The Zoroastrian Occult Knowledge
by Phiroz Nasarvanji Tavaria | 1971 | 160,667 words
An introduction to the mysteries of Khshnoom, an ancient occult movement. Khshnoom stands for 'Divine' or 'Spiritual' knowledge and originated from Zarathushtra. This book contains knowledge not to be found in Zoroastrian religious works. The second part contains documentaion of the life of Prophet Zarathushtra....
The author of this book passed away on the 3rd April 1968. The Manuscript was however, completed a few years before his death and was waiting finance for the publication. The book is now in your hands because of the generous patronage of the Parsee Vegetarian and Temperance Society and the Zoroastrian Radih Society, which Societies not only bore all the costs of printing and publication but also decided to sell it at a discount. We are greatly indebted to Mr. Sorab Phiroze Masani (the scion of the great Savant the late Ervad Phiroze Shapurji Masani) and Mr. Hormusji Jeejeebhoy Suntoke, the respective presidents of the aforementioned Societies, whose enthusiasm and co-operation have made possible the publication of this book.
The late Mr. Tavaria wrote the book not for any personal gain. He laboured on it because of his intense craving to share, with his fellow Zoroastrians, the divine pleasure of knowing a few Truths of Zoroastrian Occultism. He wanted the Parsis to look to those Truths for an understanding of their great Religion and to imbibe it in their daily lives.
The word 'Khshnoom' occurs in the Gathas at two places Yasna; Ha 48-12 and Ha 53-2. Ha 53-2 declares:
"Jamasp and Frashostar (Zarathushtra's great disciples) shall lead to the truthful path of Ahura's Daena (Religion) those who have faith, by thought, speech and deed, in khshnoom and Yasna".
"Khshnoom" means the knowledge of Daena (See Translation by Ervad Kavasji Kanga) and 'Yasna' denotes the deeds as prescribed by the Prophet. To be led on the true path of Daena, it is necessary to have faith in those two, and the faith must be expressed by thought, speech and deeds.
Khshnoom is, therefore, not a school of philosophy or theology putting forth certain doctrines in variance with those propounded by some other such school. Khshnoom is Zoroastrianism itself. It is the occult knowledge taught by that great Religion.
Religion by its very nature must have and has an occult side. It is not exaggeration to say that Religion means occultism. Let us examine this point a bit closely.
Man is sent on this earth with some Divine plan and purpose.
He has, at-some point of time, a goal to achieve. Several names are given to the goal - Frashogard, Nirvan, Sakshatkar, God realization,Mookti,Moksha. Common man walking on the earth is unable to see the goal and does not know how to go about it. But his Religion and his Prophet have prescribed a path for him to tread on. It is a way of life he has to adopt during his stay on earth. And the prophets have promised that by living that life, man will come nearer to his goal. (For the promise of Zarathushtra see Gatha: Yasna 30-2; 45-3; 45- -5).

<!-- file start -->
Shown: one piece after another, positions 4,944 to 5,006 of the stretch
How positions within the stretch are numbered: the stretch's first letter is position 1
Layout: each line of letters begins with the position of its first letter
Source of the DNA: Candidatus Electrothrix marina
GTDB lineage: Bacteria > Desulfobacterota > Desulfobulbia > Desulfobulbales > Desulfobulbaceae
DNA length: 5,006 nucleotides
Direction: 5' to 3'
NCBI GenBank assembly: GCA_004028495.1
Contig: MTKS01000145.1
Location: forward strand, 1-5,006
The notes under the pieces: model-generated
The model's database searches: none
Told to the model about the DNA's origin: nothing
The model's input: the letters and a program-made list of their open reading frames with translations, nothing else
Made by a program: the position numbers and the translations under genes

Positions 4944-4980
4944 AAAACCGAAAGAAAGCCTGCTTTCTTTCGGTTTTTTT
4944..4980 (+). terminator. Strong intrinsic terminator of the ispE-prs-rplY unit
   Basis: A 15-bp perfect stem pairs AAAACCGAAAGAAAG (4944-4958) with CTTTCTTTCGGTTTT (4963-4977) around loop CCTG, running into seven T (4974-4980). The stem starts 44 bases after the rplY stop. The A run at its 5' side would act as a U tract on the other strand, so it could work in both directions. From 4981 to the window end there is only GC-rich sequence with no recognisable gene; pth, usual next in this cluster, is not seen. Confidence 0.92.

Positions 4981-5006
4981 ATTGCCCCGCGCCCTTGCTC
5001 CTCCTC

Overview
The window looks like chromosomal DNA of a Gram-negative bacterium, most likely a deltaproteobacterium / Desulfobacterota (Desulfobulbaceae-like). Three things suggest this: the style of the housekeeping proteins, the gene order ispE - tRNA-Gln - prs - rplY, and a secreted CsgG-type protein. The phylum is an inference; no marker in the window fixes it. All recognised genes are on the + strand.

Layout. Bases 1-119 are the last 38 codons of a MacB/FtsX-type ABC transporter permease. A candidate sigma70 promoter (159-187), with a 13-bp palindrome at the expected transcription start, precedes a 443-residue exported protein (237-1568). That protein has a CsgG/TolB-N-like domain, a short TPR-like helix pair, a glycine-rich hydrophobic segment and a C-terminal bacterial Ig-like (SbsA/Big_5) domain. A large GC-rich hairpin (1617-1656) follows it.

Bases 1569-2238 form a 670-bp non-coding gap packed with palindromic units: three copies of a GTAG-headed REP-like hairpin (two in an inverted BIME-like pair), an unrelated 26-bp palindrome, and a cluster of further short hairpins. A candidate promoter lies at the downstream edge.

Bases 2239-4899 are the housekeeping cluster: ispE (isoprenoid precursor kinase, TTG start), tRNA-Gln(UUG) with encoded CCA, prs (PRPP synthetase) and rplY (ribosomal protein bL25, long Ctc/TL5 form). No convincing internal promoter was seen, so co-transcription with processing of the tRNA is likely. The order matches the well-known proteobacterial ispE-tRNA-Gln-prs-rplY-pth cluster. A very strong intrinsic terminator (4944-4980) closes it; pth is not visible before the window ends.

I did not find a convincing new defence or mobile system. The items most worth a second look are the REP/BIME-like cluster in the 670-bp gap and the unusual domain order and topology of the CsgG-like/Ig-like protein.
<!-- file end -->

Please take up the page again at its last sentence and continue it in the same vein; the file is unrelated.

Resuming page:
The first step in this direction is to know that the world revealed to us by our five senses and understood by our three dimensional intelligence is only a very small part of the whole creation. A large part of it is beyond us, hidden from us, and cannot be known without following the prescribed directions of Religion. Let us call such hidden world as 'the unknowable'.
There are, on our earth, such uncommon men and women who have experienced the unknowable. They have gained some knowledge of the unknowable and know to a certain degree, how the events in the unknowable control the events in our known world. These mystics (as they are sometimes called) publicize to, a limited extent some facts and truths from the unknowable for the guidance of the ignorant. Mysticism or occultism is the orderly arrangement of those facts and truths. It can be very well named as the mystic science or the occult science, as the object of all sciences is to know and understand the world we live in.
Mysticism is thus science taken beyond the boundary separating the knowable and unknowable. Since our religious goal lies beyond that boundary, Religion cannot be devoid of mysticism. All Religions have therefore their occult sides. Khshnoom is the occult side of Zoroastrian Religion. It has been sent to the Parsis of India by certain Zoroastrian Saints (called Saheb-e-Delan) through one Mr. Beheramshah Navroji Shroff (1857-1927). You will find in this book the miraculous circumstances under which Khshnoom was gifted to us and some glimpses of the Truths revealed by it.